Personally, I have reaped several blessings from all the waiting we have sown. First, my sister Lisa and I have gotten to spend a lot of time together. Though there is a 13 year age difference, she and I have always been kindred spirits. As in many families, life hasn’t given us much time together since we both got married and had kids. Although we wish it were for other circumstances, we are both happy to share these hours recently, even if they are spent in hospital waiting rooms.

I also have a better understanding of the importance of respect in dealing with elders, even when they are exasperating. How something is said is as critical as what we are saying.

And third, truly caring doctors and nurses are a gift. Dr. Waddle (gastroenterologist) and Dr. Shaw (surgeon) both showed extreme compassion for my mother. Dr. Waddle smoothed Mom’s Phyllis Diller hair, held her hand, and reassured her that they will get these issues resolved. Knowing Mom wanted to stay local, Dr. Shaw truly hated to tell her he couldn’t complete the surgery in Huntingdon. Unwilling to put Mom at risk, he referred her to a hospital an hour away where there is a cardiologist on board 24/7. Both dedicated and skilled men have blessed our family more times than we can count.

God is good—trials and tribulations merely assure us of that fact. So, while I may not have had much time to blog the past two weeks, God has been busy teaching me and molding me and blessing me over and over through waiting.

Wednesday, May 8, 2013

In Invitation to Idleness

Gray Tabby Cat in Sunbeam

Spring sunlight shines through the windows
Casting patches of gold across the carpet.
Heat radiates in welcome waves,
Dispelling a lingering chill.

Old gray cat reposes in a sunbeam, his fur aglow.
Resting his head on his front paws,
He luxuriates in warmth,
The consummate connoisseur of comfort.

Oh, to put aside the tasks vying for my attention,
And curl up around him in cozy idleness,
Matching his soft, deep breathing
With slow, even breaths of my own.

Like my cat’s need to physically recharge, sometimes I just need to stop and spiritually recharge--be idle for a bit and allow the blessings that God has poured out on me to really soak in.

How we recharge varies with each individual. I find a quiet time observing nature renews my faith and fills my heart with gratitude. Author Beverly Lewis sits at her piano in the mid-afternoon, taking a break from writing deadlines, to give a "praise offering" to God through music. Beverly says, “This daily act of worship rests my mind and heart and can even recharge my muse.”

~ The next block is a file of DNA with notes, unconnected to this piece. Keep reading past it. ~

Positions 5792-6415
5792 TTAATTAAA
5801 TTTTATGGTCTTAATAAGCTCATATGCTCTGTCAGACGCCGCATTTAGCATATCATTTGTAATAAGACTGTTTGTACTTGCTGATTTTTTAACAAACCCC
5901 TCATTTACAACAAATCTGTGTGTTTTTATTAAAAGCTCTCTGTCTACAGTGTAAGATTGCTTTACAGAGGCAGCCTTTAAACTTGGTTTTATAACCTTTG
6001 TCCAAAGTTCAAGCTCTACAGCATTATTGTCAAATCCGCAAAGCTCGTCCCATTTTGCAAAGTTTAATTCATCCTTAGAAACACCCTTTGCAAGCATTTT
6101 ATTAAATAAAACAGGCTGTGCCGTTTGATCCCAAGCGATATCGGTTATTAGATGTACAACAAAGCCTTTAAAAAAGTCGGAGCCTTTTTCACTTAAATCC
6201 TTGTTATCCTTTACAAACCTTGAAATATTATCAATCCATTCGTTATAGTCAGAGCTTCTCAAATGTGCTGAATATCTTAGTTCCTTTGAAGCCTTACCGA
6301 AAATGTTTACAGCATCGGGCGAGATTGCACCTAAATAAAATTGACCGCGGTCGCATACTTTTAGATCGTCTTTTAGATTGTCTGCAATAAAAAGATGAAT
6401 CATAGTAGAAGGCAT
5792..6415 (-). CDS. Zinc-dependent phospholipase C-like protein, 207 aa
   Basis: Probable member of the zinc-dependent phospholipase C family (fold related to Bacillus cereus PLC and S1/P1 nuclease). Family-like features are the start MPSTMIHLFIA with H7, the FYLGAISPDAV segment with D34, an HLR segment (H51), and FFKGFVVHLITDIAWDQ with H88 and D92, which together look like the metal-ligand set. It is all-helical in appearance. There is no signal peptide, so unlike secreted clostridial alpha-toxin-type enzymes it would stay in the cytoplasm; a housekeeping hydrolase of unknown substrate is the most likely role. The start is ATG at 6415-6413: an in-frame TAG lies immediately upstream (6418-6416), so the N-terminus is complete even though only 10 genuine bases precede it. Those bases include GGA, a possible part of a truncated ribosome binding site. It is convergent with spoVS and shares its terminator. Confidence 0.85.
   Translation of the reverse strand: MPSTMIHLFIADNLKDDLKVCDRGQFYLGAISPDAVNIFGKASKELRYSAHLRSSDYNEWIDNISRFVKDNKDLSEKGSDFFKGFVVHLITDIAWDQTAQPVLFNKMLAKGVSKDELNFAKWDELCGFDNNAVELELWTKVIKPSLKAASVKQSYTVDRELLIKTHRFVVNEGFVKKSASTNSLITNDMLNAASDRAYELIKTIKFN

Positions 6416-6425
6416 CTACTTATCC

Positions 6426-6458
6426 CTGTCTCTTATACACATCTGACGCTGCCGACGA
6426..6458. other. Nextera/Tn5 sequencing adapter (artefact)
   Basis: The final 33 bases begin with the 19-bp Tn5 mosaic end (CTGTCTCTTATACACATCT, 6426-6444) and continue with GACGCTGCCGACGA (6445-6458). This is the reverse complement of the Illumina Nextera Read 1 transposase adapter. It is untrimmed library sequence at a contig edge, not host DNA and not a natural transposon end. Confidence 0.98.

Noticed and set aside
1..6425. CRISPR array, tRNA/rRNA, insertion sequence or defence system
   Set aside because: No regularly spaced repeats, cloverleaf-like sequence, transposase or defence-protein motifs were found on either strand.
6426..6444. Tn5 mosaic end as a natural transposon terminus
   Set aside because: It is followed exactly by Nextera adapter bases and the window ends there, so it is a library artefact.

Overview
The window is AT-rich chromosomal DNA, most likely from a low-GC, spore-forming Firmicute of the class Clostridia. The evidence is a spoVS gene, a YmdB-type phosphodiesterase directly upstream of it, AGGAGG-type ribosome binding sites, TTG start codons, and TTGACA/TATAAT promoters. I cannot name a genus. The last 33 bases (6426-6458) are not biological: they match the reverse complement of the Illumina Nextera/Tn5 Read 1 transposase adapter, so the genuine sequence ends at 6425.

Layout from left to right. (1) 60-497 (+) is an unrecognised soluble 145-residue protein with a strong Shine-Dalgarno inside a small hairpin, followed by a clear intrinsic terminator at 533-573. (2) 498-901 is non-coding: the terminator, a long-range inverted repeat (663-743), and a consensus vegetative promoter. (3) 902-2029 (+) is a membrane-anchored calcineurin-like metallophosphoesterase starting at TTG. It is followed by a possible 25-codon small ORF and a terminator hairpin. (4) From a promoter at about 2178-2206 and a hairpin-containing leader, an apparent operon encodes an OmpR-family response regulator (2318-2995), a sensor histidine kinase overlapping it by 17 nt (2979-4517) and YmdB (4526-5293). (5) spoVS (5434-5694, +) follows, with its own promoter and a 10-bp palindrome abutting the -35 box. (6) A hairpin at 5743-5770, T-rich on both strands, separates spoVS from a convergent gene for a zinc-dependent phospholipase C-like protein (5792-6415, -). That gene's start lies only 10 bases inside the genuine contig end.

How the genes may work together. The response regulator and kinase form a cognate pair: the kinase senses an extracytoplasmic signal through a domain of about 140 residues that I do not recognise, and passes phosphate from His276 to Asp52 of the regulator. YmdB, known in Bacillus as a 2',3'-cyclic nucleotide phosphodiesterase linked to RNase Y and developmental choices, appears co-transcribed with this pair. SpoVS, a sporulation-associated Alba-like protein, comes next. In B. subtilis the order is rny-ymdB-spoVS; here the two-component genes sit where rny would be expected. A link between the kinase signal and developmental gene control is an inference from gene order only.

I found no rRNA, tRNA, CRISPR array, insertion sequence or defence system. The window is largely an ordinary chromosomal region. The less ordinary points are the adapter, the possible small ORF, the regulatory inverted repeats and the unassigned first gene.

Today I extend an invitation to idleness—to stop moving, doing, going, planning, worrying, and working—and recharge. I would love to hear what renews you spiritually. 

©2013 Pamela D. Williams

Wednesday, May 1, 2013

Are You Molting?

Did you know that many creatures, not just birds, molt (or moult)? Creatures molt routinely to cast off old feathers, old hairs, old skin, and sometimes their entire exoskeletons.

Locust by aophotos on
Most of us know that birds and snakes molt. And lots of us have picked up locust shells. However, did you know that lizards and blue crabs molt, as well?

On a recent family trip to the Maryland Science Center, we saw a newly molted blue crab and a Savannah Monitor lizard that was in the midst of molting. The lizard spent a lot of time rubbing his chin and head on the rocks in his habitat. Unlike snakes and crabs, the Savannah Monitor didn’t just slither out of his old skin and leave it behind practically intact. His skin peeled off just like ours does when we get sunburned—in annoying and itchy bits and pieces.

Oddly fascinated, I watched the lizard for quite a while. As I stood there, I sensed God was showing me this for a reason. Scriptures started to come to my mind:

When we become Christians, spiritually we become new creatures. (2 Corinthians 5:17) But as we mature in our faith, God asks us to let go of those old, sinful things that hinder our growth as Christians. (Hebrews 12:1)

Just like the molting of a healthy Savannah Monitor, our ongoing spiritual development takes time, patience, and effort. Studying God’s Word, talking with Him, and getting together with other Christians can help us shed bad habits, discard misguided thinking, and separate ourselves from ungodly influences.

Can you identify areas where you continue to struggle to shed the old self? Do you have a Christian friend you can turn to for accountability? Let's encourage one another to molt for Jesus!

Copyright © 2013 Pamela D. Williams